Earlier this week Courtney wrote a post at Feministing about her most recent haircut , and how it made her consider the kinds of assumptions bound up in one’s choice of hairstyle. This idea in particular jumped out at me:
I would be remiss if I didn’t do a bit of gender analysis here, of course. I also think that having long hair, as a cis gendered, fairly straight woman, feels safe in a certain kind of way. There are men who really like short hair, but in my experience the majority of men like long hair. And in the larger culture, of course, long hair denotes femininity and youth and other things glamorized and glorified in our gender binary culture.
At various points in my life I have marked transitions by making a change to my appearance – most often with a haircut. Yet, the hairstyles I’ve chosen haven’t been all that different or remarkable. Whether my hair was cut short to my jawline or below my shoulders, the actual style was always safe and generally feminine. I think it was my way of hiding – unless you looked closely, I could blend in to the sea of brown-haired girls that surrounded me. Although I desperately wanted attention, I feared the ridicule/criticism that attention might bring. When I saw women with really short hair, styled in unusual ways or dyed unnatural colors, I looked at them with envy and awe. I wished that I had the audacity to stand out.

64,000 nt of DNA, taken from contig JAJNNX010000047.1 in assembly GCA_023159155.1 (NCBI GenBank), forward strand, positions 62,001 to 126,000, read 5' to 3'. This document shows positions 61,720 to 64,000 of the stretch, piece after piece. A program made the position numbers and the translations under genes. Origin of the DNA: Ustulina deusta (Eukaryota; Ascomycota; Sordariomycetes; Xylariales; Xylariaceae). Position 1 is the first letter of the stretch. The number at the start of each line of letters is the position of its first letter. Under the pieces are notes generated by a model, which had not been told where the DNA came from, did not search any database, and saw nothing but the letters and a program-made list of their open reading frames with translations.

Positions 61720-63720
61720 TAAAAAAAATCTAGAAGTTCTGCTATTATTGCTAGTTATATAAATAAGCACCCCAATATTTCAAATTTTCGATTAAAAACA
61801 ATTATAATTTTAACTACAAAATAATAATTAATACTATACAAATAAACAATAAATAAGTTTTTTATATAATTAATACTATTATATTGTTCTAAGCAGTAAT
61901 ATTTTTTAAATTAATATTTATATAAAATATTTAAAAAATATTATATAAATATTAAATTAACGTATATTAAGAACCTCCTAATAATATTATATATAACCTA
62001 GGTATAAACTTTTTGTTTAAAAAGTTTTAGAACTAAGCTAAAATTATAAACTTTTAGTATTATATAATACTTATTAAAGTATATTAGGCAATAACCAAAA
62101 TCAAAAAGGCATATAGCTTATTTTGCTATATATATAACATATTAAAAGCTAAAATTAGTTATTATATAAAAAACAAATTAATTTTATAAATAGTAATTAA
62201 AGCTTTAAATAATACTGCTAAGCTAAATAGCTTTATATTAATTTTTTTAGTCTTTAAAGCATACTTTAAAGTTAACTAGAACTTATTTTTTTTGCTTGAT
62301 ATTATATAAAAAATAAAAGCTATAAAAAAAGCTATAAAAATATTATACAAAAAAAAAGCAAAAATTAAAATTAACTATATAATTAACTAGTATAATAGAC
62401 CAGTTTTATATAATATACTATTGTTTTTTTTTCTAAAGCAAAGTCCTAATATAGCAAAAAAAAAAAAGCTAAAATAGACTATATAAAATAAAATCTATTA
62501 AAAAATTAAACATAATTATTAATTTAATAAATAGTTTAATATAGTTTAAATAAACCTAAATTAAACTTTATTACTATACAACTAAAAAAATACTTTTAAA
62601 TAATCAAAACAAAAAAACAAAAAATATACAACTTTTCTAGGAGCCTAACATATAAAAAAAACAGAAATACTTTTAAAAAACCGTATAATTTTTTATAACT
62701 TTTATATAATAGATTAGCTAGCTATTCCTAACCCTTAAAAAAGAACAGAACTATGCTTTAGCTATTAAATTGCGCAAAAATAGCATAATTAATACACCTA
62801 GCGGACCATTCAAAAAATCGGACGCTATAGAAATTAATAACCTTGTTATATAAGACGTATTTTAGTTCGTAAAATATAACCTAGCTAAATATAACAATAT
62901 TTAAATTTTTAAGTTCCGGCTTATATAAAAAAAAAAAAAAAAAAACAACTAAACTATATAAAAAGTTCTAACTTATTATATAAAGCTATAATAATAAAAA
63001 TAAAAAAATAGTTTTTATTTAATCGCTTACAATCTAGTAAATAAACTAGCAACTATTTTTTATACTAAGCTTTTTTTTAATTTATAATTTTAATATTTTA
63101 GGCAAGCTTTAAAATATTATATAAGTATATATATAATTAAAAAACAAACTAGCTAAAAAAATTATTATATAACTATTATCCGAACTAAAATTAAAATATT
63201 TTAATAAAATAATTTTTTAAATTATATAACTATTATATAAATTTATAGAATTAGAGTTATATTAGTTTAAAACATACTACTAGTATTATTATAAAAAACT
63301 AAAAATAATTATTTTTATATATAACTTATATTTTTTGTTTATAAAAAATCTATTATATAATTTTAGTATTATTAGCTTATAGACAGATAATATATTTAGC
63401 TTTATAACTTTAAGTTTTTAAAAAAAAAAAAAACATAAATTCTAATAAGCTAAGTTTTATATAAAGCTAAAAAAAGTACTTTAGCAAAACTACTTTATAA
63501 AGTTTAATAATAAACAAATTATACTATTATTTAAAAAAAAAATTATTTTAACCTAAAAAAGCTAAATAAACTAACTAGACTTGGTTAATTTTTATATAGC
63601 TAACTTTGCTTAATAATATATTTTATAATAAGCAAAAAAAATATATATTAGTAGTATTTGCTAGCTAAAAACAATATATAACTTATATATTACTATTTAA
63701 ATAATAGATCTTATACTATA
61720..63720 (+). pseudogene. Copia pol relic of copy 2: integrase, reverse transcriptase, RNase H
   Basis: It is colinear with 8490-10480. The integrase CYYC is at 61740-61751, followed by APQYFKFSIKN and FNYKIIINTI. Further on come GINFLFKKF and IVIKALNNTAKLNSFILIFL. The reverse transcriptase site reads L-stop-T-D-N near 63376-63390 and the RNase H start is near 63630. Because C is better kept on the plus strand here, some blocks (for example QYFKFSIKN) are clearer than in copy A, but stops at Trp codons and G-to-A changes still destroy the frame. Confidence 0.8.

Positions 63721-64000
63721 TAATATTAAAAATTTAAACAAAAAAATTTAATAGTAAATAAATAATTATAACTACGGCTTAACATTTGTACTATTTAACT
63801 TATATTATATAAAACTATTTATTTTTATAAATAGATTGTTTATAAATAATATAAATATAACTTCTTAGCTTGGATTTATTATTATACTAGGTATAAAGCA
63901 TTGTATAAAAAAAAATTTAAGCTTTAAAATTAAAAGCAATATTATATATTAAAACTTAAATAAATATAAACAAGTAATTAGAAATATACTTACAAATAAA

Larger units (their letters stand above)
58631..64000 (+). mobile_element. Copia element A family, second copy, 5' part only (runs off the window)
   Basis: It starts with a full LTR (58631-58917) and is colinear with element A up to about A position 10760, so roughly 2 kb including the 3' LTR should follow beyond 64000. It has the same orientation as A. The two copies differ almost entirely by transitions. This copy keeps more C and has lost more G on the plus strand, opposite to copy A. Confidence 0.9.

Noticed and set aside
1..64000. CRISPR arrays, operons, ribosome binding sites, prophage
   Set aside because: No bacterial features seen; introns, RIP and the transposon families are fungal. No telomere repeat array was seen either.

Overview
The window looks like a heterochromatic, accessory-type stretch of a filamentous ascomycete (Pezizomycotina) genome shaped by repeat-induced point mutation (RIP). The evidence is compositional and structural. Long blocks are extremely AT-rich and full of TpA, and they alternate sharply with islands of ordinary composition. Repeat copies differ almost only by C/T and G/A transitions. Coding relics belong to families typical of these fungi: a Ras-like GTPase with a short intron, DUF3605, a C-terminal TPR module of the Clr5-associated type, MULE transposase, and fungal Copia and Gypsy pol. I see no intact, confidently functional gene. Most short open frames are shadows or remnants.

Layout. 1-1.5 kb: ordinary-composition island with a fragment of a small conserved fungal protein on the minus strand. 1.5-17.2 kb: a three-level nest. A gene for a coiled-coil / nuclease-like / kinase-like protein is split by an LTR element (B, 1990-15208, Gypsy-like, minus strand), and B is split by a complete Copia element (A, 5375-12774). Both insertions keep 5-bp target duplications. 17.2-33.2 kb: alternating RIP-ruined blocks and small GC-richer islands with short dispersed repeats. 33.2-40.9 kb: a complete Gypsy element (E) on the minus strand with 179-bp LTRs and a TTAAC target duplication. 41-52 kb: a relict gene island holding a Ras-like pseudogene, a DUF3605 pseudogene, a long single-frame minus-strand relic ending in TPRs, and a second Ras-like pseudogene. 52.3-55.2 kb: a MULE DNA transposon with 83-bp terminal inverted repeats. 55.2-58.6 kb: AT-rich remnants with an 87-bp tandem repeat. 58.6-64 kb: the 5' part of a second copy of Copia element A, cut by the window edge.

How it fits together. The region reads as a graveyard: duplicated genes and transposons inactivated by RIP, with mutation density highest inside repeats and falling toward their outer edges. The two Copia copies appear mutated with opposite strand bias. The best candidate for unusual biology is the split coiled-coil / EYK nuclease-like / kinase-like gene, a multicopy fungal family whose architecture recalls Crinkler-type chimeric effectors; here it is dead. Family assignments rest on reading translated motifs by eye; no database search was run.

…Ok, so I still do that. Every now and then I indulge in a fantasy about getting myself some Manic Panic and dying my hair something completely unpredictable. But what color?? I never get past that question.
A year ago this month I cut my hair shorter than it had ever been. I summoned my courage and picked a style that had way more personality than any other I’d tried and then went to a stylist who adapted it to fit my features. I was really happy with the results, and I’ve kept that same cut for a year. None of the bad things I’d feared ever happened; if anything, the people around me responded positively to the change. I don’t feel any less feminine for having short hair, and every time I see it I feel proud of myself for having had the confidence to try it.
In truth, this hairstyle, which still feels so radical for me, isn’t all that extreme. And yet it represents a huge step in self-acceptance. Guys – take this into account next time you ask a gal with short hair if she’s ever considered growing it out. Perhaps she cut it short for a good reason.